Everything is a Remix

“Remixing” has figured centrally in the Web 2.0 vocabulary. But, remixing isn’t new. It has a long history, going back as long as we’ve been making art. Artists have always been collecting material, combining it, and transforming it into something new. Kirby Ferguson’s new video, Everything is a Remix, teases this apart as he brings you back to 1960s Paris and London – to the cut-up literature of William S. Burroughs and the songs written by Led Zeppelin with a liberal amount of borrowing. This video, the first in a series of four, appears on Ferguson’s web site in a nice large format. Have a look and consider donating to his Everything is a Remix project.


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  • Mike

    It’s interesting that Ferguson’s final line is, “In Zeppelin’s defense, they never sued anybody.” Actually they did. Led Zeppelin sued rapper Schoolly D for unauthorized use of the song “Kashmir.”

    I don’t know where Ferguson is headed with this, but so far I’m not impressed. He fails to draw a meaningful distinction between influence and theft. Artists have always been influenced by the works of others, but they have not always lifted actual pieces of those works and used them within their own work. There are some serious issues here, and they are not addressed. The glossy title, “Everything is a Remix,” seems to say “Everything’s Fine,” or “It’s all Good.” Is it?

    One other thing. Feguson finds it odd that Jake Holmes would sue Led Zeppelin 40 years later for lifting “Dazed and Confused.” Well, it’s not so surprising. Holmes has grown old. He is at retirement age now, with his most productive days behind him, so no doubt he understands the importance of receiving residual compensation for his own creative work. There are some serious ethical issues involved in Led Zeppelin’s behavior toward Holmes (and Willie Dixon), but Ferguson glosses over them.

  • Eric

    As part of the campaign to question the statement “In Zeppelin’s defense, they never sued anybody”, regurgitated Wikipedia:

    Little Roger and the Goosebumps is a pop/rock band from San Francisco active during the 1970s and early 1980s and resurrected in 2006. It has been led throughout its history by Roger Clark and Dick Bright, with various sidemen.

    The band is best known for its single “Gilligan’s Island (Stairway)”,[1] a song combining the lyrics to the theme song of the television show Gilligan’s Island with the music of “Stairway to Heaven” by Led Zeppelin. The band wrote the song in 1977 as “material to pad the last set of the grueling 5 nights a week/4 sets a night routine,” recorded it in March 1978, and released it as a single in May 1978 on their own Splash Records label. Within five weeks, Led Zeppelin’s lawyers threatened to sue them and demanded that any remaining copies of the recording be destroyed.[citation needed]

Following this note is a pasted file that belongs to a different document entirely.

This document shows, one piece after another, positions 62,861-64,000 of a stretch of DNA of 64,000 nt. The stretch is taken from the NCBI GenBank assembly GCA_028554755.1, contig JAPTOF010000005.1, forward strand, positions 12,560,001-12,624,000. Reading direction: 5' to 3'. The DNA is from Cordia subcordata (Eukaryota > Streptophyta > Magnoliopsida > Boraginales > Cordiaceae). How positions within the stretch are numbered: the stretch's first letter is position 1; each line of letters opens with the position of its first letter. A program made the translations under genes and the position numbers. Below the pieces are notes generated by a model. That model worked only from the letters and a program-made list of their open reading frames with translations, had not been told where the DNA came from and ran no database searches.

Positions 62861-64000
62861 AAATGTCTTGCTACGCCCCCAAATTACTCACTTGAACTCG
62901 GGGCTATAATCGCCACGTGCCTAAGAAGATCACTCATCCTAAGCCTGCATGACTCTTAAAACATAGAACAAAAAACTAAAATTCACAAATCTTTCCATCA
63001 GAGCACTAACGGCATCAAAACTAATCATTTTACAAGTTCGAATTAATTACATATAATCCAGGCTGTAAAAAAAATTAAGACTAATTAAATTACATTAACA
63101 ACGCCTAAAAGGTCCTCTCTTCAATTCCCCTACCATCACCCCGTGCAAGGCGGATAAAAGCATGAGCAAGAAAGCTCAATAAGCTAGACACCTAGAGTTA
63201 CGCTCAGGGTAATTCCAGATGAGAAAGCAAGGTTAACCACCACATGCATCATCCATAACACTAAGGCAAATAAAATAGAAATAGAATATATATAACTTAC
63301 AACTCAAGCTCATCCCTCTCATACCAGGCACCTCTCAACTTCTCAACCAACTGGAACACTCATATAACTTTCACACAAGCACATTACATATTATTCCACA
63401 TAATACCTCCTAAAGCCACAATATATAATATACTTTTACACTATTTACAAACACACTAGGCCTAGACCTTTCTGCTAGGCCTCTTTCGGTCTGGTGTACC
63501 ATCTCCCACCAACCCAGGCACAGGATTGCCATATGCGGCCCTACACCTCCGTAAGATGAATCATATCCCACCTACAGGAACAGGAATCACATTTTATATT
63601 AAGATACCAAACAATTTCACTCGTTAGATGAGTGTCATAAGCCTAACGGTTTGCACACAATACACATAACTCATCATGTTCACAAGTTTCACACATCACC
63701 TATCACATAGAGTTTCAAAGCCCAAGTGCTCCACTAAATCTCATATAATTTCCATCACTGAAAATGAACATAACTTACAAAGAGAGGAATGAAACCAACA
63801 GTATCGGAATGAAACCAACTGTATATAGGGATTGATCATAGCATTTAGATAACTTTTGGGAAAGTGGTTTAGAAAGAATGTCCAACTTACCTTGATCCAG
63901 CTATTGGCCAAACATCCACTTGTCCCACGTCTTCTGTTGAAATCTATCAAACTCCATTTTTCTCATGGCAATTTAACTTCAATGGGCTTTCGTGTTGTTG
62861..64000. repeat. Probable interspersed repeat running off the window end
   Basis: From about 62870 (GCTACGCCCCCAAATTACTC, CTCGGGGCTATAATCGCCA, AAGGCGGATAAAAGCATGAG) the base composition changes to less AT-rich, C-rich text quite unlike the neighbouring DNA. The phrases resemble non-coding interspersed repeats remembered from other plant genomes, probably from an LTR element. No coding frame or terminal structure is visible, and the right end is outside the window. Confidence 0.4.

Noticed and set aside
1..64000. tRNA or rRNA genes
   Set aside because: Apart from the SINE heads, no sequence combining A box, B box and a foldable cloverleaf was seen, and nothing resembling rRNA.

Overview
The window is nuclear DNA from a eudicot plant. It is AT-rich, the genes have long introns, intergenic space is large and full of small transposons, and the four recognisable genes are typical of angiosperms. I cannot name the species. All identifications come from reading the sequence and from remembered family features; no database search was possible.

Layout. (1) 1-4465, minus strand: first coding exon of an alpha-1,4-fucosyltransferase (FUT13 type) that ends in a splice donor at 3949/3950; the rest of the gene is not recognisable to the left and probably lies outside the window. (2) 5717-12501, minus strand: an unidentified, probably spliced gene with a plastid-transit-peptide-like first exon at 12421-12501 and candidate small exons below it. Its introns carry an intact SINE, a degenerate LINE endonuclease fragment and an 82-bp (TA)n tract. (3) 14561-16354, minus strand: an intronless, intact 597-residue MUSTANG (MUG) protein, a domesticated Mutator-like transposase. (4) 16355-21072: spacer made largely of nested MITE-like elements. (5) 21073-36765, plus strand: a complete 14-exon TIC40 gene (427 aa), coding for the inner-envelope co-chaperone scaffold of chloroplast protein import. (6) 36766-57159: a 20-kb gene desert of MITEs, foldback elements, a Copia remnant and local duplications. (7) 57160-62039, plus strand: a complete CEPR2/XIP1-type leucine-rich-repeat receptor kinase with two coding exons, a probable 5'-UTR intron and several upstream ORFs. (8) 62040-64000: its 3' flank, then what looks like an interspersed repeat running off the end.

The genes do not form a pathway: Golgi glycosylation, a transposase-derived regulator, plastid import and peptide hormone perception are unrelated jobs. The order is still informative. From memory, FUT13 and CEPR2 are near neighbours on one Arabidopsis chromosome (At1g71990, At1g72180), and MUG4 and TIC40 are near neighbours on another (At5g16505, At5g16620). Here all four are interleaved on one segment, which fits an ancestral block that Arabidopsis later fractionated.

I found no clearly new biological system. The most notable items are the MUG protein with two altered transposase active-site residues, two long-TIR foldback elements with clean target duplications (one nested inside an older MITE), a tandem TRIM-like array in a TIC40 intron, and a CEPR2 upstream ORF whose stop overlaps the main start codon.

During a 2005 interview on National Public Radio, Robert Plant referred to the tune as his favorite cover of “Stairway to Heaven.”[2]

    I for one appreciate attempts to analyze the extent to which “everything old is new again” or “there is nothing new under the Sun [label]“. My two cents on the matter is that the issue of “remixing” or “appropriation” seems to be qualitatively different than in centuries or decades past because it can also be quantitatively different – the material payoffs can be enormous, particularly with the push to treat virtually everything said or written as “intellectual property”. To use the cliche (and song title), “Money changes everything”.

  • IcarusArts

    And hey, your video seems like a remix of the Zepplin scene in last year’s documentary film Rip: A Remix Manifesto! I guess claiming everything is a remix is a way to avoid giving some of this fund-raising to Brett Gaylor.

  • Evan Plaice

    Intriguing speech but there are much better examples of creative remixes to be found on the web. See http://thru-you.com/. And, even artistic extensions of existing work like those brought to us by http://www.youtube.com/user/theRSAorg could be considered remixes. Remixing is really nothing but composition but, done at a higher level and possibly experimenting with many diverse mediums as opposed to perfecting one.

  • Snr. Pak

    “Intriguing speech but there are much better examples of creative remixes to be found on the web. See http://thru-you.com/. And, even artistic extensions of existing work like those brought to us by http://www.youtube.com/user/theRSAorg could be considered remixes. Remixing is really nothing but composition but, done at a higher level and possibly experimenting with many diverse mediums as opposed to perfecting one.”
    This was well deserved and swift diversion of my attention.

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